Yotebieng M1, Thirumurthy H, Moracco KE, Edmonds A, Tabala M, Kawende B, Wenzi LK, Okitolonda EW, Behets F.

  • 1*Division of Epidemiology, College of Public Health, The Ohio State University, Columbus, OH; Departments of †Epidemiology; ‡Health Policy and Management; §Health Behavior, The University of North Carolina at Chapel Hill, Chapel Hill, NC; ‖The University of Kinshasa, School of Public Health, Kinshasa, Democratic Republic of Congo; and ¶Department of Social Medicine, The University of North Carolina at Chapel Hill, Chapel Hill, NC.



Novel strategies are needed to increase retention in prevention of mother-to-child HIV transmission (PMTCT) services. We have recently shown that small, incremental cash transfers conditional on attending clinic resulted in increased retention along the PMTCT cascade. However, whether women who receive incentives to attend clinic visits are as adherent to antiretrovirals (ARV) as those who do not was unknown.


To determine whether HIV-infected women who received incentives to remain in care were as adherent to antiretroviral treatment and achieved the same level of viral suppression at 6 weeks postpartum as those who did not receive incentives but also remained in care.


Newly diagnosed HIV-infected women at ≤32 weeks gestational age were recruited at antenatal care clinics in Kinshasa, Democratic Republic of Congo. Women were randomized in a 1:1 ratio to an intervention or control group. The intervention group received compensation ($5, plus $1 increment at each subsequent visit) conditional on attending scheduled clinic visits and accepting offered PMTCT services, whereas the control group received usual care. The proportion of participants who remained in care, were fully adherent (took all their pills at each visit) or with undetectable viral load at 6 weeks postpartum were compared across group.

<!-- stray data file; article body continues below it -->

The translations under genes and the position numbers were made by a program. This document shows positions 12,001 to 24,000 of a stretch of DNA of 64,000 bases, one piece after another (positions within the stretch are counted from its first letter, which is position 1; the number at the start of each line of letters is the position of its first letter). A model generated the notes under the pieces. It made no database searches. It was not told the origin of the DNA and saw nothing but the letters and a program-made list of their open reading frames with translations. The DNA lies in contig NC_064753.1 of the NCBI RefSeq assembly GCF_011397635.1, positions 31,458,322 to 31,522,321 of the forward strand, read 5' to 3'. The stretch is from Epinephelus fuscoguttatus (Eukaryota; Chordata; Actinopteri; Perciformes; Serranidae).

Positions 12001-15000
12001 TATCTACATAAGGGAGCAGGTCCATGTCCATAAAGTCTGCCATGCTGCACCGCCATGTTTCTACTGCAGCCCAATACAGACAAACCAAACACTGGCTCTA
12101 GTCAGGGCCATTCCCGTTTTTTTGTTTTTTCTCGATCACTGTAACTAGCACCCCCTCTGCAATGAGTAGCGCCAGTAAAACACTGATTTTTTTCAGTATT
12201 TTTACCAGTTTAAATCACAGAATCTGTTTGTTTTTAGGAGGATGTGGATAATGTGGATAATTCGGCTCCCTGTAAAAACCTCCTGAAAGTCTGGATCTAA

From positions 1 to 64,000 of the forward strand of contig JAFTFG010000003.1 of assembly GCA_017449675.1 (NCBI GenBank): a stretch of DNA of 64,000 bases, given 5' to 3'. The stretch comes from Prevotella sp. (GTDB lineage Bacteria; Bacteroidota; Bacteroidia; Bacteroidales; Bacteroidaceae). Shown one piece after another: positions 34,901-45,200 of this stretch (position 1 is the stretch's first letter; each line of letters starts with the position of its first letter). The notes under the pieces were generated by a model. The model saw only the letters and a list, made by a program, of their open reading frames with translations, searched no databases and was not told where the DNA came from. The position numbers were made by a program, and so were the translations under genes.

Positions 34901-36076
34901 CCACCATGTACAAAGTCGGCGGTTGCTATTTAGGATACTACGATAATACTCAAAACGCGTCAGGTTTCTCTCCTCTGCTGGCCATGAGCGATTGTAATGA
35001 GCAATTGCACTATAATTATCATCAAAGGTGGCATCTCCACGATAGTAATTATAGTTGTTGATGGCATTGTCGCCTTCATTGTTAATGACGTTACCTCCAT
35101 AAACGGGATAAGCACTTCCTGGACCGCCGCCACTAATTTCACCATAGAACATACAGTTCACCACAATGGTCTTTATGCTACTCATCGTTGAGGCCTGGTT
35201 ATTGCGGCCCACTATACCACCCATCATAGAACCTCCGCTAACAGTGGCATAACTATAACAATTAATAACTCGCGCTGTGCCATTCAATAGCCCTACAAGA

Among 433 women randomized (216 in intervention group and 217 in control group), 332 (76.7%) remained in care at 6 weeks postpartum, including 174 (80.6%) in the intervention group and 158 (72.8%) in the control group, (P = 0.04). Data on pill count were available for 297 participants (89.5%), including 156 (89.7%) and 141 (89.2%) in the intervention and control groups, respectively; 69.9% (109/156) and 68.1% (96/141) in the intervention and control groups had perfect adherence [risk difference, 0.02; 95% CI: -0.06 to 0.09]. Viral load results were available for 171 (98.3%) and 155 (98.7%) women in the intervention and control groups, respectively; 66.1% (113/171) in the intervention group and 69.7% (108/155) in the control group had an undetectable viral load (risk difference, -0.04; 95% CI: -0.14 to 0.07). Results were similar after adjusting for marital status, age, education, baseline CD4 count, viral load, gestational age, and initial ARV regimen.


Although the provision of cash incentives to HIV-infected pregnant women led to higher retention in care at 6 weeks postpartum, among those retained in care, adherence to ARVs and virologic suppression did not differ by study group.

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